Graphite, when transformed into a layer just one carbon atom thick, becomes an electrically conductive layer, known as graphene. Graphene has mesmerising possibilities – flexible electronics, energy storage and an array of new materials with applications in aerospace, tissue engineering and membrane separations. However graphene layers pack together tightly and the stumbling block has been to get graphene into a useable, stable form.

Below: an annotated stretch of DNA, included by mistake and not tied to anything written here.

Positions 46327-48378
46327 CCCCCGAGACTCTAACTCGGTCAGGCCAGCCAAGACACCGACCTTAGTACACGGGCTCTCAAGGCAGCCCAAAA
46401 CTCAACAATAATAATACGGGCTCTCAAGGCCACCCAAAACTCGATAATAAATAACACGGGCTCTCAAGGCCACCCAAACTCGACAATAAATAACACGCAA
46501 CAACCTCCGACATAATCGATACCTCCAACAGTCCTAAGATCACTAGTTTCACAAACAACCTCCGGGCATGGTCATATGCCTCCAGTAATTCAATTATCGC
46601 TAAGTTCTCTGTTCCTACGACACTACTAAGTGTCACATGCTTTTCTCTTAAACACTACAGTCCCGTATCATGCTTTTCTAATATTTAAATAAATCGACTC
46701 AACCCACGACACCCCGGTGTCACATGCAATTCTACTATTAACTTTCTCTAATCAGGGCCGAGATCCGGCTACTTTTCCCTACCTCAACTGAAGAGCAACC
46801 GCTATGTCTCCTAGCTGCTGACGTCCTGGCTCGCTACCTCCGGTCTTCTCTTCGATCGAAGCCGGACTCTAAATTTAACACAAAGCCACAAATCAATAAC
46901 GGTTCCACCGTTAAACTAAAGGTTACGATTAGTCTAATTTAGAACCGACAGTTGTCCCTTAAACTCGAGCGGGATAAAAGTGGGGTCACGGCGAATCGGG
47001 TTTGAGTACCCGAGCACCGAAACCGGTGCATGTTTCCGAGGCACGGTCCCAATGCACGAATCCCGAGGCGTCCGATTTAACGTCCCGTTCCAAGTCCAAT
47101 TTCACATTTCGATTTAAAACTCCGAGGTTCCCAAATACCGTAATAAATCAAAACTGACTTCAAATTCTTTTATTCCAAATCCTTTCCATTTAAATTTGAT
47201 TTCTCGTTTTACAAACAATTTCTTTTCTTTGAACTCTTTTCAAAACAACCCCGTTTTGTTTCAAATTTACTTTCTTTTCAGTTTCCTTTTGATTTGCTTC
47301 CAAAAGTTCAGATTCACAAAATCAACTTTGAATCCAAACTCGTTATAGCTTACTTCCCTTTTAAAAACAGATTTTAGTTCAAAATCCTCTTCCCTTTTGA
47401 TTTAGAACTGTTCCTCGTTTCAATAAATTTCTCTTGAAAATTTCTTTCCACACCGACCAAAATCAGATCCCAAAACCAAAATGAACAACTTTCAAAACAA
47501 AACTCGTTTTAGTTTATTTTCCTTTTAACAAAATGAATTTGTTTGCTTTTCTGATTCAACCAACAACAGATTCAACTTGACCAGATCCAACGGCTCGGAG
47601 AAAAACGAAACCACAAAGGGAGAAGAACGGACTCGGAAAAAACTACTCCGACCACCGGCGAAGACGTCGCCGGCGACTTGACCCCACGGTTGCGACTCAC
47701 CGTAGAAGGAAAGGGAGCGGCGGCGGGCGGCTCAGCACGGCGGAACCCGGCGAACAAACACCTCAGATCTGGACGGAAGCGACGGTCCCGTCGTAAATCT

Researchers from Monash Engineering have invented a cost-effective and scalable way to split graphite into microscopic sheets and introduce ions or molecules between the layers to form a stable graphene gel that can then be converted into a number of useful products. One such application is production of next generation super-capacitors, where the improved performance of the gel allows for more than a 3-fold increase in storage capacity compared with traditional super-capacitors. The gel can also be converted into a high strength, highly porous and elastic graphene foam which has been used as a biosensor and as a tissue scaffold. This technology and its applications have been licensed to SupraG Energy, which is a Monash spinout company backed by private investment.